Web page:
Chris Celenza named vice provost for faculty affairs at Johns Hopkins

Humanities scholar joined JHU in 2005, currently serves as vice dean for the humanities and social sciences at School of Arts and Sciences

Christopher Celenza, a scholar of Italian Renaissance history who currently serves as vice dean for the humanities and social sciences at Johns Hopkins University's Krieger School of Arts and Sciences, will become the university's next vice provost for faculty affairs, Provost Sunil Kumar announced in a message to university leadership today.

Chris Celenza

Image caption: Chris Celenza

In his new role role, Celenza will work closely with schools across the university to address pressing issues facing the faculty. He will work to identify opportunities to increase collaboration, increase faculty diversity, and continue efforts to improve mentorship programs for junior faculty.

"Chris's expertise, innovative drive, and proven record of fostering relationships across university departments make him ideally suited for this important position," Kumar wrote.

Celenza replaces Cheryl Holcomb-McCoy, who left Johns Hopkins to become dean at American University's School of Education on July 1.

"I am delighted to serve in a key role that has to do with faculty all across the university, in ways that will benefit faculty diversity, well-being, and career trajectories," Celenza said. "I look forward to bringing my past experience, largely in the realm of the humanities and arts, into conversation with the varied disciplines of our faculty all across the university."

In addition to his role as vice dean at the Krieger School, Celenza is a professor in JHU's Department of German and Romance Languages and Literatures, and he has served as chair of the Department of Classics, in which he has a joint appointment. He is the author or editor of seven books and more than 40 scholarly articles or book chapters dealing with Italian Renaissance history, post-classical Latin literature and philosophy, and the history of classical scholarship.

Celenza played a key role in the establishment this year of the Alexander Grass Humanities Institute, which serves as a focal point to advance humanities scholarship and teaching at Johns Hopkins.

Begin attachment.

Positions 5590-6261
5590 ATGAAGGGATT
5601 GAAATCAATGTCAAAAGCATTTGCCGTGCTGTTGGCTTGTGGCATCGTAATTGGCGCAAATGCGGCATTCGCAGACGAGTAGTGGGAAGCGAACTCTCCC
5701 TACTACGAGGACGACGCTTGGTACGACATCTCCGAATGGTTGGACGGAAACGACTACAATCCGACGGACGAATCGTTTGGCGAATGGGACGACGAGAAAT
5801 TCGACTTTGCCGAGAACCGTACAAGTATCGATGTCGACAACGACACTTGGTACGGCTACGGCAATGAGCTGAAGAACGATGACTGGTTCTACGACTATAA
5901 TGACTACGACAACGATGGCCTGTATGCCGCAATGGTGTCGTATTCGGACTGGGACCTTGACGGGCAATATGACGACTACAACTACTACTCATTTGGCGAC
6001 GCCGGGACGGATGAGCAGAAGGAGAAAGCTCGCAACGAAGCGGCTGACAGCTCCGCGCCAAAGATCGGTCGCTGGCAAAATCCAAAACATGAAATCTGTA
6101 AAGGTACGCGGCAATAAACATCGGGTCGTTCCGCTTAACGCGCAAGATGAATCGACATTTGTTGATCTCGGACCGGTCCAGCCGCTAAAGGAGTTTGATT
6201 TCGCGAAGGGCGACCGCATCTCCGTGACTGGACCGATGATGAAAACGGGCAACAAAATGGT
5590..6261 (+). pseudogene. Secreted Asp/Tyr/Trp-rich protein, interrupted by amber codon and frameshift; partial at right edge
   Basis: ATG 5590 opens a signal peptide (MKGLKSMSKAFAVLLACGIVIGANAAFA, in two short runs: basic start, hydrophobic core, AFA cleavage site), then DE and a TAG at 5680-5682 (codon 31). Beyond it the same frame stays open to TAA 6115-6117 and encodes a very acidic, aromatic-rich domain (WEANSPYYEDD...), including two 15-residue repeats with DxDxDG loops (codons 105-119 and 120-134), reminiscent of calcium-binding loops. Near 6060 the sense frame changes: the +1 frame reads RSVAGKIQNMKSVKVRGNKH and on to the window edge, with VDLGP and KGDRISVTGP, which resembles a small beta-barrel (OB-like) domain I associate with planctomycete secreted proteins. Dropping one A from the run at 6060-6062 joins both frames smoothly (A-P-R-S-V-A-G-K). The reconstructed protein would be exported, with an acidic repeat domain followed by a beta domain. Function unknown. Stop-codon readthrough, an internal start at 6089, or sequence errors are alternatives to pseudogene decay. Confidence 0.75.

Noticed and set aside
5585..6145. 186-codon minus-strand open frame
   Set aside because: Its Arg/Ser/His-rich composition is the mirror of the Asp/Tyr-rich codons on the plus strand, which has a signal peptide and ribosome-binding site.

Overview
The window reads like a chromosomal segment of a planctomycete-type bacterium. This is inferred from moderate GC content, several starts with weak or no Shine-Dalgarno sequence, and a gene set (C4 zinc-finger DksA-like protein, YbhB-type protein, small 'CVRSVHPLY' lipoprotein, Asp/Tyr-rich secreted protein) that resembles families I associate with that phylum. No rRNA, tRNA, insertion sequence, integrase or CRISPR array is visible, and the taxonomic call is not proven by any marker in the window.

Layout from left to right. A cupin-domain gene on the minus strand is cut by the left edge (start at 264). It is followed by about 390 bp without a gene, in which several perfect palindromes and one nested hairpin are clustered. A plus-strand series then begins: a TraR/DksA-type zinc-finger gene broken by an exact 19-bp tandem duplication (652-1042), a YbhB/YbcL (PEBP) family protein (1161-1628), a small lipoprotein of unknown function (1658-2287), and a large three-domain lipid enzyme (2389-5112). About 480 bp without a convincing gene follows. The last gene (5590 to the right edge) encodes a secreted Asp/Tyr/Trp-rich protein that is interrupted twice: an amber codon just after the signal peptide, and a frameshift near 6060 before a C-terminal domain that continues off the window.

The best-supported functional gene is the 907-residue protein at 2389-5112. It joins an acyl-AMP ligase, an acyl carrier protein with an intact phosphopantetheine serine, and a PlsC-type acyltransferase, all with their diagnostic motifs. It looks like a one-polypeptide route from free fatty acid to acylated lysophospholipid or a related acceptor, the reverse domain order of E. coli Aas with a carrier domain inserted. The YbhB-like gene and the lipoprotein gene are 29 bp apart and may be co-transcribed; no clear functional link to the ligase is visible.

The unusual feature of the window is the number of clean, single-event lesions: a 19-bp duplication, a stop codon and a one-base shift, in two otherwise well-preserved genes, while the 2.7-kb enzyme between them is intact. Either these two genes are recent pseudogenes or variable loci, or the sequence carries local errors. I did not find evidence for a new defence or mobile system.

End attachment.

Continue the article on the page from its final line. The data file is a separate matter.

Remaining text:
"Chris has been a trusted advisor to me, our vice deans, and our faculty, and I wish him all the best in this exciting next step in his career," Beverly Wendland, dean of the Krieger School, wrote in a message to Arts and Sciences faculty and staff. She added that Betsy Bryan, professor of Egyptian Art and Archaeology and a member of JHU's faculty since 1986, will succeed Celenza as vice dean of the humanities and social sciences for the School of Arts and Sciences.

Celenza came to Johns Hopkins in 2005 after teaching for nine years in the Department of History at Michigan State University. He holds two doctoral degrees—one in history from Duke University and one in classics and neo-Latin literature from the University of Hamburg.

He has received numerous awards and grants, including fellowships from the Guggenheim Foundation, the Fulbright Foundation, and the American Council of Learned Societies. From 2010-14, he served as director of the American Academy in Rome, the United States' oldest center for independent art and humanities research based outside the country.

Celenza will assume the new position next week, Kumar said.

"Johns Hopkins is world renowned in many different areas, and my biggest challenge will be living up to the collective excellence our institution represents by learning the rules, customs, and folkways of all of the different schools within the university's broad orbit," Celenza said. "But I see it less as a challenge and more as an opportunity, and I look forward to beginning the process."